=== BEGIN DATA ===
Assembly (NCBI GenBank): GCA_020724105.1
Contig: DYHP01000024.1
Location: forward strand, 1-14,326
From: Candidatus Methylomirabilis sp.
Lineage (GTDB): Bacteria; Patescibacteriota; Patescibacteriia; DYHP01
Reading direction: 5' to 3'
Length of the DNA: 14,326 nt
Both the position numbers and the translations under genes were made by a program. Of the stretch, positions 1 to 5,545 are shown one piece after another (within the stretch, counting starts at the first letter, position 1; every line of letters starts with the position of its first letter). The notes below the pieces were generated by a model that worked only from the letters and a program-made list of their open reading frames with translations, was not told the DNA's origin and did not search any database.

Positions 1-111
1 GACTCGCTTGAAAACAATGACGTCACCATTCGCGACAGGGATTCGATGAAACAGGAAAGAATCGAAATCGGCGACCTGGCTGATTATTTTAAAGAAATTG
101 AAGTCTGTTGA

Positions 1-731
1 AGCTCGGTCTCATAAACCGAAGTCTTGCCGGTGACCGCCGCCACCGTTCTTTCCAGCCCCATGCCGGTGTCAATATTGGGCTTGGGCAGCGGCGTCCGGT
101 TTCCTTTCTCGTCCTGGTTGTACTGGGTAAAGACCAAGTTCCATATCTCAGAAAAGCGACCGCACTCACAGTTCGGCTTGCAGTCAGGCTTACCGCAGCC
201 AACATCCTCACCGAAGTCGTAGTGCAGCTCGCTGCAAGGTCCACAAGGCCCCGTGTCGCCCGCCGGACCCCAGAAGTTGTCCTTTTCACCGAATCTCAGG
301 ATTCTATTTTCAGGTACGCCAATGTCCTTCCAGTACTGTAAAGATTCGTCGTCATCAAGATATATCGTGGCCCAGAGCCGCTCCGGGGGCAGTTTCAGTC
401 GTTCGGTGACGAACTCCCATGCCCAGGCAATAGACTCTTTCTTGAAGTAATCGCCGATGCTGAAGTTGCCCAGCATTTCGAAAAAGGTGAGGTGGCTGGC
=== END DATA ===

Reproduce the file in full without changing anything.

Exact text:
Assembly (NCBI GenBank): GCA_020724105.1
Contig: DYHP01000024.1
Location: forward strand, 1-14,326
From: Candidatus Methylomirabilis sp.
Lineage (GTDB): Bacteria; Patescibacteriota; Patescibacteriia; DYHP01
Reading direction: 5' to 3'
Length of the DNA: 14,326 nt
Both the position numbers and the translations under genes were made by a program. Of the stretch, positions 1 to 5,545 are shown one piece after another (within the stretch, counting starts at the first letter, position 1; every line of letters starts with the position of its first letter). The notes below the pieces were generated by a model that worked only from the letters and a program-made list of their open reading frames with translations, was not told the DNA's origin and did not search any database.

Positions 1-111
1 GACTCGCTTGAAAACAATGACGTCACCATTCGCGACAGGGATTCGATGAAACAGGAAAGAATCGAAATCGGCGACCTGGCTGATTATTTTAAAGAAATTG
101 AAGTCTGTTGA

Positions 1-731
1 AGCTCGGTCTCATAAACCGAAGTCTTGCCGGTGACCGCCGCCACCGTTCTTTCCAGCCCCATGCCGGTGTCAATATTGGGCTTGGGCAGCGGCGTCCGGT
101 TTCCTTTCTCGTCCTGGTTGTACTGGGTAAAGACCAAGTTCCATATCTCAGAAAAGCGACCGCACTCACAGTTCGGCTTGCAGTCAGGCTTACCGCAGCC
201 AACATCCTCACCGAAGTCGTAGTGCAGCTCGCTGCAAGGTCCACAAGGCCCCGTGTCGCCCGCCGGACCCCAGAAGTTGTCCTTTTCACCGAATCTCAGG
301 ATTCTATTTTCAGGTACGCCAATGTCCTTCCAGTACTGTAAAGATTCGTCGTCATCAAGATATATCGTGGCCCAGAGCCGCTCCGGGGGCAGTTTCAGTC
401 GTTCGGTGACGAACTCCCATGCCCAGGCAATAGACTCTTTCTTGAAGTAATCGCCGATGCTGAAGTTGCCCAGCATTTCGAAAAAGGTGAGGTGGCTGGC